Thu, 08 Sep 2022 11:37:04 GMT
Whilst recent years have seen a dramatic shift in society for women across the UK (and, indeed, the world), the ideology of masculinity has largely been left behind. The term ‘modern masculinity’ is frequently thrown around in today’s world, yet people struggle to define what it actually is or looks like - in many instances - simply defaulting to the clunky application of 'feminine' traits to the modern male identity to try to make sense of it. This suggests - unfairly, we would argue - that perhaps not much has changed about the representation of male identity at all.
Academic frameworks such as David and Brannon’s ‘Four Rules of Masculinity’ and Promundo’s ‘The Man Box’ show that little has overtly evolved over the years with how men might define themselves, leaving more traditional ideals of ‘maleness’ in place.
At the same time, there has been a growing anxiety about the male role within society. Over the past five years especially, events such as the #MeToo movement have led to an increased attention on male aggression and violence towards and against women. The resulting heightened and justified focus on female empowerment has resulted in a greater emphasis being placed on defining 'toxic masculinity' rather than on defining a more positive representation of 'modern masculinity' - an unhelpful situation where the multitudes, nuances and subtleties of modern masculinity are often overlooked or ignored altogether.
As creators of cultural output, both Media and Advertising industries bear a large responsibility to do better when it comes to gender representation and definition. Particularly as 65% of young men say that gender representation in advertising plays a role in their purchase decisions. Male consumers are making conscious decisions based on the way they are portrayed.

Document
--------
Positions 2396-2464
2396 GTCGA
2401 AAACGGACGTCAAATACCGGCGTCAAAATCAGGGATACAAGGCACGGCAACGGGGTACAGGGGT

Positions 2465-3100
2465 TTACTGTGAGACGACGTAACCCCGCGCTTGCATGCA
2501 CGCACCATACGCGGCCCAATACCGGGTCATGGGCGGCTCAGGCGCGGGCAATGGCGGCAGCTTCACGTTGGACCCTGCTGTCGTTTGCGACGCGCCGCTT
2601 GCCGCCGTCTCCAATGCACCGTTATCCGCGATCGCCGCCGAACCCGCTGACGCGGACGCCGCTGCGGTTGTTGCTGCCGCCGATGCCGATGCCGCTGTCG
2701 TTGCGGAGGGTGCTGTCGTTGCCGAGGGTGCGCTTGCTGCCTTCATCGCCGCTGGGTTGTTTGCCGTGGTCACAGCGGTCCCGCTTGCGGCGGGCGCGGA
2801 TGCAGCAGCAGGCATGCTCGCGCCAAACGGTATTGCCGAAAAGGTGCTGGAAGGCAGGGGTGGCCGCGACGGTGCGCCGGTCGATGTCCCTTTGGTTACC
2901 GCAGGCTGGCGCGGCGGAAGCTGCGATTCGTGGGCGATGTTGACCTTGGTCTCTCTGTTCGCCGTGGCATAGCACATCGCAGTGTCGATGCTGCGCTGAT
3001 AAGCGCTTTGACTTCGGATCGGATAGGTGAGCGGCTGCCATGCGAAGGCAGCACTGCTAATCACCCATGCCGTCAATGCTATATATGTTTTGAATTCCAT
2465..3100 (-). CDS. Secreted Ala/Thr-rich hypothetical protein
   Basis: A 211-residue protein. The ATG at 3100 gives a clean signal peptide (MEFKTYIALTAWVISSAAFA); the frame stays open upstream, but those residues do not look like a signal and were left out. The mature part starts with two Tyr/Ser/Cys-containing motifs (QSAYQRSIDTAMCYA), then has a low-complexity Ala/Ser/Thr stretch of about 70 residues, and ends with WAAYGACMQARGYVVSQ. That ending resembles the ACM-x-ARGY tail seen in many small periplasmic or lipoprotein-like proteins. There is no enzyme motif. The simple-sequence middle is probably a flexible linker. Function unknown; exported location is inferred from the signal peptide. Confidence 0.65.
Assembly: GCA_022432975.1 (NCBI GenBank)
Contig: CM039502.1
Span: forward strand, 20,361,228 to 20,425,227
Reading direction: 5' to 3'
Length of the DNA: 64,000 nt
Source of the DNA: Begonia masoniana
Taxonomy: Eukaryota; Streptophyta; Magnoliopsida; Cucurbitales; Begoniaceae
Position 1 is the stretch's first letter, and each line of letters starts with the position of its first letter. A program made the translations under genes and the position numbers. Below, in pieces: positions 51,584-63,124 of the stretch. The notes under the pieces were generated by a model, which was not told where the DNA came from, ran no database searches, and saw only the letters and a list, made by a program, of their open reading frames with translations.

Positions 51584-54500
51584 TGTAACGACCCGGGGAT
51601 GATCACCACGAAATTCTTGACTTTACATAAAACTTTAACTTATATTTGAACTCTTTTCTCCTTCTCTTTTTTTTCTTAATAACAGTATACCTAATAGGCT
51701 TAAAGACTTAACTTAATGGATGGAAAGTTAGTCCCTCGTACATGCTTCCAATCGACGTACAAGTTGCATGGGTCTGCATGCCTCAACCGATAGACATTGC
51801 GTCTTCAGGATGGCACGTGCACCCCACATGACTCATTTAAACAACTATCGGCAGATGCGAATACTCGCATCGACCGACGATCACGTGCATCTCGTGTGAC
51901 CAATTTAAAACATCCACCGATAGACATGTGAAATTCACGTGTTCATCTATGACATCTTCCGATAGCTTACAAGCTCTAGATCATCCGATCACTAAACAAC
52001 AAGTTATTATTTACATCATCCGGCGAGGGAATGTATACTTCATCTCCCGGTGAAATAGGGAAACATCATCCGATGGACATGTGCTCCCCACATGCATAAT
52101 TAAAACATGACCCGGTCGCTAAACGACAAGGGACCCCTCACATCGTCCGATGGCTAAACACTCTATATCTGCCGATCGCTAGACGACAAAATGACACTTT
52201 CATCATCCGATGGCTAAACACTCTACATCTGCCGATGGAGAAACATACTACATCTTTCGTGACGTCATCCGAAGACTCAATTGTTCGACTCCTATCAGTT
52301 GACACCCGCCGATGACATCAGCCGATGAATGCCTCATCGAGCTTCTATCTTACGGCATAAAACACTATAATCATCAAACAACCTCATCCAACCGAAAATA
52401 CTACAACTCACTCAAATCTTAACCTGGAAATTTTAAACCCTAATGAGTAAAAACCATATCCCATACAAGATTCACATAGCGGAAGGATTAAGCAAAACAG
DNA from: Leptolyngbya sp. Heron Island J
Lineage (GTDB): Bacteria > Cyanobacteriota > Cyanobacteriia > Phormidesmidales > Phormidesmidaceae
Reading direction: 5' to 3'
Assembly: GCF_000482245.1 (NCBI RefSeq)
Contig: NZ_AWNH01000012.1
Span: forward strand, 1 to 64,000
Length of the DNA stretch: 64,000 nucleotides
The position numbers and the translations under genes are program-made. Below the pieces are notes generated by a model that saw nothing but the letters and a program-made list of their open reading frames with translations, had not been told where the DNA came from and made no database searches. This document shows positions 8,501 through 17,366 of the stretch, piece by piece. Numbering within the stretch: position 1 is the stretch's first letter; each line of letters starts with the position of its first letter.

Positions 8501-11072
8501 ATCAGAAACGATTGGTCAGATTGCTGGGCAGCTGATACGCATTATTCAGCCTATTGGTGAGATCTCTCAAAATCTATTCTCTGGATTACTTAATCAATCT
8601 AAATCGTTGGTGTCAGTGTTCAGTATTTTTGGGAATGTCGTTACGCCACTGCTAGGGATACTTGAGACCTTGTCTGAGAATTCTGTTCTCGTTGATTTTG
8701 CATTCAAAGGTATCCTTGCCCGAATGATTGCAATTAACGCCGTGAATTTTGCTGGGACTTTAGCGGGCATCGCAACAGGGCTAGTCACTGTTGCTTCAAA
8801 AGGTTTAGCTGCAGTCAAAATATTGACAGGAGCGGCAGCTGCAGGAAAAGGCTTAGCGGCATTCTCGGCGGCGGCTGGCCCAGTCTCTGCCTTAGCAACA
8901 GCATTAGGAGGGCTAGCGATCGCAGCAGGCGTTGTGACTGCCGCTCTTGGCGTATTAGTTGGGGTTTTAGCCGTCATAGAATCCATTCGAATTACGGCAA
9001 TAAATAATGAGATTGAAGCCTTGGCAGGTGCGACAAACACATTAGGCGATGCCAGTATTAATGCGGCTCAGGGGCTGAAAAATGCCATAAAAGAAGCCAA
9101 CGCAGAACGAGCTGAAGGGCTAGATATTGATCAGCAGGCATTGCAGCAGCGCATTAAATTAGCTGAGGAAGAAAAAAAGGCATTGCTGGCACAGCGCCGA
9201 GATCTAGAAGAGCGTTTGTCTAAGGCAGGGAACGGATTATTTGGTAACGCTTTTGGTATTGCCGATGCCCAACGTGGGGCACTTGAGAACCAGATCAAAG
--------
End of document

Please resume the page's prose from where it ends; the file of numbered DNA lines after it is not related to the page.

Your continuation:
VCCP Collaborative report 'Gender Agenda: Masculinity' is the first in a series of papers examining what gender and gender representation means today, and what the role as Marketing and Advertising Practitioners is or should be in portraying healthy role models and dynamics. It considers what modern 'Masculine' role models could look like and how to weave these figures, rooted in empathetic brand narratives, into strategic thinking and creative work.
The report research was undertaken in partnership with The Nursery Research & Planning, using both qualitative interviews and complemented by a 500 person nat rep survey. It identifies opportunities and risks for brands and outlines strategies for how brands can better represent masculinity in comms.
The report reveals 10 ways that brands can better represent men:
Nicky Vita, joint head of planning at VCCP London said, “We produced this report to give our clients an advantage, to help them understand how to speak to their male - and female - audiences in the right way, but also how to behave as a responsible & empathetic brand”
Charlie Gavshon-Kirkbride, group planning director at VCCP London added, “Too often, the feeling is that we’re in a zero sum gain situation when it comes to gender - yet we believe gender identities don’t need to exist in opposition. However in a patriarchal society if we don’t look at how men are portrayed and interact with others, then female representations and storytelling will also suffer. So, as we emerged from the Covid era, a time of social upheaval - we decided to take stock - what norms should stay and which should go in advertising when it comes to male representation?”view more - Trends and InsightVCCP, Thu, 08 Sep 2022 11:37:04 GMT